# The Development of a 1-D Integrated Hydro-Mechanical Model Based on Flume Tests to Unravel Different Hydrological Triggering Processes of Debris Flows

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## Abstract

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## 1. Introduction

- What type of hydro-mechanical triggering mechanisms for debris flows can we distinguish in upstream channels of debris flow prone gullies?
- What are the main parameters and in what way are they controlling the type and temporal sequence of these triggering processes?
- What is the influence of hydro-mechanical parameters and related triggering processes on the meteorological thresholds for debris flow initiation?

## 2. Flume Tests to Reveal Types of Debris Flow Triggering

#### 2.1. Setupp of the Flume Experiments

^{−3}for the coarse, medium, and fine material, respectively with a SD of 1.7, 3.0, and 2.4, respectively. We could vary the slope angle of the flume between 14° and 20°. The initial moisture content of the flume material was more or less dry. The initial moisture content is important for the infiltration capacity, but since we used in the laboratory a large influx of water from above into the coarse bed material, we ignored the effect of the sorptivity (related to the initial moisture content) on the infiltration capacity of the bed material.

#### 2.2. Observations on Different Types of Hydrological Triggering Mechanisms in Flume Tests

^{−1}) and higher slope angles (>16°) the time to saturation overland flow was immediately followed by failure or with a small delay until nine seconds. Also, one could clearly observe that the time to saturation overland flow (and thus failure) decreased with decreasing slope angle (Table 2).

^{−1}). Bed failure in this case occurred a certain time after the start of Hortonian overland flow with a time lag ranging between 35 and 160 s (Table 2), because in this case, due to the lower percolation rate, it took time to bring the groundwater in the bed material to a critical failure level.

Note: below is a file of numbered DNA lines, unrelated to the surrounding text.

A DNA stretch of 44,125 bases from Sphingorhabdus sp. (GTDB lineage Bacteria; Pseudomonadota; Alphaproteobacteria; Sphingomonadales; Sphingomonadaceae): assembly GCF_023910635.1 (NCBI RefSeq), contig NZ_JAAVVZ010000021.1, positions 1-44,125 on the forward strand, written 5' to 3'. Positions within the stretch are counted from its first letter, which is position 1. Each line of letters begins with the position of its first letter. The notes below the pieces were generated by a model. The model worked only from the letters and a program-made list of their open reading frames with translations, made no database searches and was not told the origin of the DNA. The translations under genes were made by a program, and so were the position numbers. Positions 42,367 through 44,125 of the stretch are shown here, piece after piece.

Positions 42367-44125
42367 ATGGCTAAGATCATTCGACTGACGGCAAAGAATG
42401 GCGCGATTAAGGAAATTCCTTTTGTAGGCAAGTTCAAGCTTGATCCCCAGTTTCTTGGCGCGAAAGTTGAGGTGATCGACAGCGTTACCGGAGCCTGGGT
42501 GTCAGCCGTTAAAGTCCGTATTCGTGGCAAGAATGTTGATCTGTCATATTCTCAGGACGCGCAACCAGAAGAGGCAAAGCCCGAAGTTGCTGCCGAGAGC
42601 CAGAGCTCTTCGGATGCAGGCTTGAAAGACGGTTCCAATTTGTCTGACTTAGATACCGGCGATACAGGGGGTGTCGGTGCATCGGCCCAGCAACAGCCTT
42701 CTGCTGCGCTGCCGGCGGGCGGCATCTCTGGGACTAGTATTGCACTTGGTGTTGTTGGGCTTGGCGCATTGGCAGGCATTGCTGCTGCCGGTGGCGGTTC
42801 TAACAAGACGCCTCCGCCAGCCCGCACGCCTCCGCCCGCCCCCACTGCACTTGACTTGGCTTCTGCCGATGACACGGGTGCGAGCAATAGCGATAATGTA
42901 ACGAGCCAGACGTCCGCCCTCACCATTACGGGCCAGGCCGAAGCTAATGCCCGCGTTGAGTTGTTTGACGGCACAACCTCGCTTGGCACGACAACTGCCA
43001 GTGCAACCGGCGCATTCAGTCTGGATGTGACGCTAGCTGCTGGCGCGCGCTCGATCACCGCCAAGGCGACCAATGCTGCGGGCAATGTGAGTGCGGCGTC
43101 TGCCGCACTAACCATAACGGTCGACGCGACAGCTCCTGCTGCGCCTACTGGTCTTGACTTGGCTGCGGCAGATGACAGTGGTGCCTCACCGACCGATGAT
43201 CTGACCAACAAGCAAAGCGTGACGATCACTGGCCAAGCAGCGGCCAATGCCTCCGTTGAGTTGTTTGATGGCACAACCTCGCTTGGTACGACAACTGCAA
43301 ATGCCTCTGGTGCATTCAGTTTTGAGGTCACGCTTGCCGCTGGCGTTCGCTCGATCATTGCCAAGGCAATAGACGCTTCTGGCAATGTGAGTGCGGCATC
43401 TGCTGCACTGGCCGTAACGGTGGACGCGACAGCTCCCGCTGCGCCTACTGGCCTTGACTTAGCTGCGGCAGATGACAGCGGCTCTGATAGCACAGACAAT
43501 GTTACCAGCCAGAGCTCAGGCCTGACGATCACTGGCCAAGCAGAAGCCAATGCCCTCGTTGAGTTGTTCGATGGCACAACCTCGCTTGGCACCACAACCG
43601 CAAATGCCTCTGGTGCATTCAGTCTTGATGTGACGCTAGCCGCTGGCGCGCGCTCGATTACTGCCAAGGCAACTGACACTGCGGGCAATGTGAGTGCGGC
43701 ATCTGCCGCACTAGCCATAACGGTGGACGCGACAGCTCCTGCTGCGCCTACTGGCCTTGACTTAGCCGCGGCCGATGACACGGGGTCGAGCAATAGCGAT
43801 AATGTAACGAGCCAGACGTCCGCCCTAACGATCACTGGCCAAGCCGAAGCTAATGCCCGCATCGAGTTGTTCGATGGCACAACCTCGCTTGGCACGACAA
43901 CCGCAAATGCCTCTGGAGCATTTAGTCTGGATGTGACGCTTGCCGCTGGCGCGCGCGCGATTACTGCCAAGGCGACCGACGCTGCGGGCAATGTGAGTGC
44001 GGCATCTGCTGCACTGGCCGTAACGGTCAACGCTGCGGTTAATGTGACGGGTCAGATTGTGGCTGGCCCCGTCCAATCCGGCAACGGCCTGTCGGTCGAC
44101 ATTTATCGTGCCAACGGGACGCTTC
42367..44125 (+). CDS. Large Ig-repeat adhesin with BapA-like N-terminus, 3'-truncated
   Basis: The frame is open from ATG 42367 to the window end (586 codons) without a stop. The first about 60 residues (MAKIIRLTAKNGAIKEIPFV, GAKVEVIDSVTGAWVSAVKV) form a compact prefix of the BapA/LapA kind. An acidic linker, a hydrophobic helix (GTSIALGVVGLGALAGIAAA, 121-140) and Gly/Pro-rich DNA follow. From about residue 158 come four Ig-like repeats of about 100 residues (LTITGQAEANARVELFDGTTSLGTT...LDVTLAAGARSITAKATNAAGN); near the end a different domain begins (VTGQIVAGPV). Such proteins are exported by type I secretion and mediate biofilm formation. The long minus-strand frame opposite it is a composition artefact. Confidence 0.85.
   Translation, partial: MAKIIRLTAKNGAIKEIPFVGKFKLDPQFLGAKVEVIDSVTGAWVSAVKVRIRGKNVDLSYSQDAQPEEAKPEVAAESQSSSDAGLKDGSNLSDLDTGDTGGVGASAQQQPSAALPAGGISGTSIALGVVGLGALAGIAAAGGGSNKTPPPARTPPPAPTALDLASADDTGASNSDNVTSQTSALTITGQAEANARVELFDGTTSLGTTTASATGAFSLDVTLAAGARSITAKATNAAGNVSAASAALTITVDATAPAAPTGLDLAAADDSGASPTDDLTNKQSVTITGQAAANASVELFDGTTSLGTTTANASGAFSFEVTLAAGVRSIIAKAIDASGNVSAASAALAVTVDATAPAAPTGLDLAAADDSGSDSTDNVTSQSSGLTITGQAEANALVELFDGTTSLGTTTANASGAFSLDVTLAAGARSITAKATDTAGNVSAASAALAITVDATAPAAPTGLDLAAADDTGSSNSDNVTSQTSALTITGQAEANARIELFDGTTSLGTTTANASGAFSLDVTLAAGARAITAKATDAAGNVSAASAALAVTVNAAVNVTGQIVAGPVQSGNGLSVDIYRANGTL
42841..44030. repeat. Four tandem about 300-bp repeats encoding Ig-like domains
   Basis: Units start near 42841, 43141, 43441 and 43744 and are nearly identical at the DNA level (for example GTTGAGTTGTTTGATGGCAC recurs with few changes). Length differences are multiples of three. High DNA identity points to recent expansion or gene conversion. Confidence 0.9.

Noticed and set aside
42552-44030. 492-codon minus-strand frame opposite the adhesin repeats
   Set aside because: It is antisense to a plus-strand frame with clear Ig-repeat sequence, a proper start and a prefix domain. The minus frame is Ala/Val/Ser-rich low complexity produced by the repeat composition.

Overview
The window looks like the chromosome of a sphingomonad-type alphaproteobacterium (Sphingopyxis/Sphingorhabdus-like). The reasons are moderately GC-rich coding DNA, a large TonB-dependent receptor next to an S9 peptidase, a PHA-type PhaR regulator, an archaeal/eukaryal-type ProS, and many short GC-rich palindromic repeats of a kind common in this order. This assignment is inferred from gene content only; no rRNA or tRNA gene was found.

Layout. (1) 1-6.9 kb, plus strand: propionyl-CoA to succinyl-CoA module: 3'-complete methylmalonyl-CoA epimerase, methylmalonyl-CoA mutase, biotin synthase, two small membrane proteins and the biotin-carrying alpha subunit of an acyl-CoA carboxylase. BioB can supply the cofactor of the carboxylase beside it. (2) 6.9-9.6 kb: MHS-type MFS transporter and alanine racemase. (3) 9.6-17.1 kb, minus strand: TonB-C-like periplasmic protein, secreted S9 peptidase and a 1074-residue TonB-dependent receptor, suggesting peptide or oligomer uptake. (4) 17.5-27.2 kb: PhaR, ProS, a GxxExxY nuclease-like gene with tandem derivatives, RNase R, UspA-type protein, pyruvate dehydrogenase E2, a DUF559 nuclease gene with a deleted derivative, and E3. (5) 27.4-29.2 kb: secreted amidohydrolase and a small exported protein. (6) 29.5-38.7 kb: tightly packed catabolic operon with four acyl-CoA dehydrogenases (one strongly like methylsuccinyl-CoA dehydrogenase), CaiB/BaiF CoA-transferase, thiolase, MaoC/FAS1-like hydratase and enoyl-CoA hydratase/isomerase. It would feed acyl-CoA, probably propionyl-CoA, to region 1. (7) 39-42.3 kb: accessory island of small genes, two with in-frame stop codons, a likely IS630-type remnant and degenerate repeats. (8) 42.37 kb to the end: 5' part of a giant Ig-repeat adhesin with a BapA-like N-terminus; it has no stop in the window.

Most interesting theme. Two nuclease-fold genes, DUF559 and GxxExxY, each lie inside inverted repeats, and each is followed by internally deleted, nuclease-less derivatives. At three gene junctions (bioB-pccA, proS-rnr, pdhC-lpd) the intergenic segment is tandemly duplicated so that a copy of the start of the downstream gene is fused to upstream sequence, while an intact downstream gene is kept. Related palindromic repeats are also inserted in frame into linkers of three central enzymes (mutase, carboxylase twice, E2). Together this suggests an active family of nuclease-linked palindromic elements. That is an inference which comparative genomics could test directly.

## 3. Integrated Model (1D) for Debris Flow Initiation in Upstream Channels

_{f}is overland flow discharge per unit width (m

^{3}m

^{−1}s

^{−1}); q

_{s}is subsurface discharge per unit width (m

^{3}m

^{−1}s

^{−1}); h

_{f}is thickness of overland flow (m); h

_{s}(m) is thickness of subsurface flow, ∂x (m) is distance along the slope, $\partial $t is the time (s), and B

_{1–2}are terms (m s

^{−1}) describing the inflow or outflow of water from the flow system, which is defined as follows:

^{−1}) describes the external input of rain into and i

_{f}(m s

^{−1}) the outflow of water by infiltration out of the overland flow system (Equation (2a)) (see also Figure 1). When there is no supply of rain, like in our flume experiments, r = 0. In the case of subsurface flow, i

_{f}in Equation (2b) is considered now as an inflow term of the subsurface flow system. If h

_{f}/Δt is larger than the infiltration capacity, Ks (m s

^{−1}) of the bed material the latter one is the limiting factor. Therefore the infiltration term i

_{f}of Equation (2) is the minimum (min) value of the infiltration capacity Ks (m s

^{−1}) and the current water depth (h

_{f}), which can infiltrate in one time step Δt into the bed material:

_{0}the slope gradient of the bed material.

_{s}is the amount of subsurface flow water per unit width (m

^{3}m

^{−1}s

^{−1}), $\theta $ is slope angle (degrees), and h

_{s}is the height of the flowing water component in the soil matrix (m). By comparing Equation (6) with the general momentum Equation (4b) we can define the parameters ${\alpha}_{s}$ and ${\beta}_{s}$ for subsurface flow:

_{f}, q

_{s}) [33]:

_{x}, $\alpha $ and $\beta $ should be read as q

_{f}

_{,s}$\alpha $

_{f}

_{,s}and $\beta $

_{f}

_{,s}, respectively.

_{s}and ${\gamma}_{w}$ (k N m

^{−3}) are the saturated bulk density of the material and water, respectively; $\phi $ is friction angle of the material; z and h

_{s}are the thickness of the soil and the height of the groundwater layer, respectively; h

_{s}can be solved with Equation (6) and (9), respectively.

_{90}and D

_{30}are grain sizes at which 90% and 30%, respectively, by weight of the material are finer; d

_{s}is the mass density of the solids, S is the slope gradient, and q

_{c}is the critical flow discharge for bedload entrainment. The experimental slopes were in the range of 0.03 > S > 0.20 (1.7°–11.3°), and the D

_{90}of the material ranged between 0.9 and 2 cm and D

_{30}between 0.06 and 1 cm with inflow rates of 10–30 L s

^{−1}. In the section below, we will calibrate Equation (11) for the steeper slopes in our flumes.

## 4. Calibration and Validation of the Theoretical Model on the Basis of Flume Test Results

_{f}reaches the lower end of the bed material, while the bed material is still not saturated (h

_{s}< Zs). Saturation overland flow and the time towards it is declared when h

_{s}= Zs over the entire bed. Pore pressure is calculated each time step according to Equation (10b). The discharge of h

_{f}+ h